During question time in Parliament, the prime minister said 3,800 soldiers will return home by the end of 2013, with 5,000 still in the country, The Guardian reported. Most of those will be withdrawn in 2014, and none of the remaining forces will be in a combat role, he said.
Senior commanders in Afghanistan have advised him that Afghan government security forces are more prepared to take over in Helmand province, Cameron said, allowing the troops to "come home in two relatively even steps in 2013 and 2014, leaving probably around 5,200 troops after the end of 2013".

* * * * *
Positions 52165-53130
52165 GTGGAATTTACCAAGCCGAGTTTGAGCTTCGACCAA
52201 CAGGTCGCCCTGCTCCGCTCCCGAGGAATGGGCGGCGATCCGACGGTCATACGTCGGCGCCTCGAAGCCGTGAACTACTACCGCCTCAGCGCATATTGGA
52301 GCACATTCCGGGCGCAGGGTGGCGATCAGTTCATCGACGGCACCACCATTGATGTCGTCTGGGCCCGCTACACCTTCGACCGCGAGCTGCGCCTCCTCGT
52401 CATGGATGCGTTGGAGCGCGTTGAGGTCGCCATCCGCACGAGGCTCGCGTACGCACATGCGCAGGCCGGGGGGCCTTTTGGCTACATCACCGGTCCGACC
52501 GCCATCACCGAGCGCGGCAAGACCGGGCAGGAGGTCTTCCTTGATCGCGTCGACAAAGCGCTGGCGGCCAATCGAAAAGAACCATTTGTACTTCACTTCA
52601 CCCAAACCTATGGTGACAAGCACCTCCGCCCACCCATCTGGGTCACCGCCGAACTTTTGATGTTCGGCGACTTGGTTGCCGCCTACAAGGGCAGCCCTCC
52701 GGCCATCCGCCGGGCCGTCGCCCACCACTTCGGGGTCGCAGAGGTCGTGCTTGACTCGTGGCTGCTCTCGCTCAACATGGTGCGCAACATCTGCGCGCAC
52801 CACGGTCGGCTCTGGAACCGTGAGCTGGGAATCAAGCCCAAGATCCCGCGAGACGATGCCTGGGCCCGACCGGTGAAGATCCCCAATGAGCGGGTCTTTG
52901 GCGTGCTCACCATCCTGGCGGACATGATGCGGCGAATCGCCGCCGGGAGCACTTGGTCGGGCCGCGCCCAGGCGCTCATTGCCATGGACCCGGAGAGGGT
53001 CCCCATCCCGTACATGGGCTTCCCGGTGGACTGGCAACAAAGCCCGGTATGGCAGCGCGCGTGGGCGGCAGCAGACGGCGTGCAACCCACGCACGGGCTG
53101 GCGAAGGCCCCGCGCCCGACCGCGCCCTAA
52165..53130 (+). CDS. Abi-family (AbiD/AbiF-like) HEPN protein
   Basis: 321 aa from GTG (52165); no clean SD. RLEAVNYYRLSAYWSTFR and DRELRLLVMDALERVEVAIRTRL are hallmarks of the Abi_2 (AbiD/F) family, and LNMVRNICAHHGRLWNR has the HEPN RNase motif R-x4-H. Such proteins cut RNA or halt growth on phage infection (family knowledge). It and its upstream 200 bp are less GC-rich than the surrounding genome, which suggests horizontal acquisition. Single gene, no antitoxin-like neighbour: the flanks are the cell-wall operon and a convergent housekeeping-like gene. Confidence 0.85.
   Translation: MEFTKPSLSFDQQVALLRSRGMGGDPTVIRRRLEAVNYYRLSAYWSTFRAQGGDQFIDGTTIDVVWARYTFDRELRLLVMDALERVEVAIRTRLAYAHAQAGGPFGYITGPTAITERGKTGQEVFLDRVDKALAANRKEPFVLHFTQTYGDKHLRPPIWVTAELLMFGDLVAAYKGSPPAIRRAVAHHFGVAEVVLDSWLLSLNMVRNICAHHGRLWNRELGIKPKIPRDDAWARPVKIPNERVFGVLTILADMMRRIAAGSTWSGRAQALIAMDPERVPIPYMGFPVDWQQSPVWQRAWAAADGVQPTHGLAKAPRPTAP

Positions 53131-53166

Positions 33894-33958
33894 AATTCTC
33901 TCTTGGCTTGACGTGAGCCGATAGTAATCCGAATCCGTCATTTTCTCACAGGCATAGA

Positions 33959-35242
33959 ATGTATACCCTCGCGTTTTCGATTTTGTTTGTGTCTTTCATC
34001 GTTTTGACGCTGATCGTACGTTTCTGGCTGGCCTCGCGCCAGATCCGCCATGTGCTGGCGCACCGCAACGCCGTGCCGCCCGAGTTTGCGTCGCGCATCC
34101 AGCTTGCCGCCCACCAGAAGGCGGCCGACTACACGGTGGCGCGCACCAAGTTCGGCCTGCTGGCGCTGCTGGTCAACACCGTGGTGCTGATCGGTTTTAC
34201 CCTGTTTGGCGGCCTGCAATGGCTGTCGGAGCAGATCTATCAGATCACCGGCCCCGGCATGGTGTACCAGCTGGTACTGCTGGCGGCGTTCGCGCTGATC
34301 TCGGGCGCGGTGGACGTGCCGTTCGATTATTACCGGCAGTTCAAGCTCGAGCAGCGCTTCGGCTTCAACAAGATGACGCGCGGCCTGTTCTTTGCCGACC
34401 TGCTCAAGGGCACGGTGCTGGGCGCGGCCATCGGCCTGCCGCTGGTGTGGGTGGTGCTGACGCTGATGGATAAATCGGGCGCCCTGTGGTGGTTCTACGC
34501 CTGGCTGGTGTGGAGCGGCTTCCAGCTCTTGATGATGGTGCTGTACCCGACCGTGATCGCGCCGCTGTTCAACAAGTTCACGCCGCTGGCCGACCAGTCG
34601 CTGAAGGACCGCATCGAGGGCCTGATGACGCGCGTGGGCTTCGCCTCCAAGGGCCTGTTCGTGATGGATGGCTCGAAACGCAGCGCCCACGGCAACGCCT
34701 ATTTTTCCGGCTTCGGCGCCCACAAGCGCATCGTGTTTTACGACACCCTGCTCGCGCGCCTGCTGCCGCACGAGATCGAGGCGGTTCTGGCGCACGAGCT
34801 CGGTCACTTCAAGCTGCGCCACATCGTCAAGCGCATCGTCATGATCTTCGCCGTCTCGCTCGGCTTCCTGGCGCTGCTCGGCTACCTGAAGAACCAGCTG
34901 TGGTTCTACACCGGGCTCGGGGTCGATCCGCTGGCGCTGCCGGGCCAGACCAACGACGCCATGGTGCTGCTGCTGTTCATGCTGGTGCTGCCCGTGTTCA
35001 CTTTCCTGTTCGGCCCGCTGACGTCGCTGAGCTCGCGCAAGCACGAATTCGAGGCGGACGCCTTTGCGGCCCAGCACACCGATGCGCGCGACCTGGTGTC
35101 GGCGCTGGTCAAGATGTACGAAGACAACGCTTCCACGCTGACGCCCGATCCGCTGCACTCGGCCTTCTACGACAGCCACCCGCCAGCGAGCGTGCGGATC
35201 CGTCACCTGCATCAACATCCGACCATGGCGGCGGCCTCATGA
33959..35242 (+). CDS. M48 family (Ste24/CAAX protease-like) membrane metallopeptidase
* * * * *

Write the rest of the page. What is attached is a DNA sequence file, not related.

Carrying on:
Defense Secretary Philip Hammond gave a somewhat bleaker picture during defense question time, saying that some areas would probably not be under control of the Afghan government.
"It is not a perfect democracy and it never will be," he said.
British officials also urged the Taliban to recognize that "reconciliation is not surrender" and to begin talks with the Afghan government.
Celebrity Families of 2014 [PHOTOS]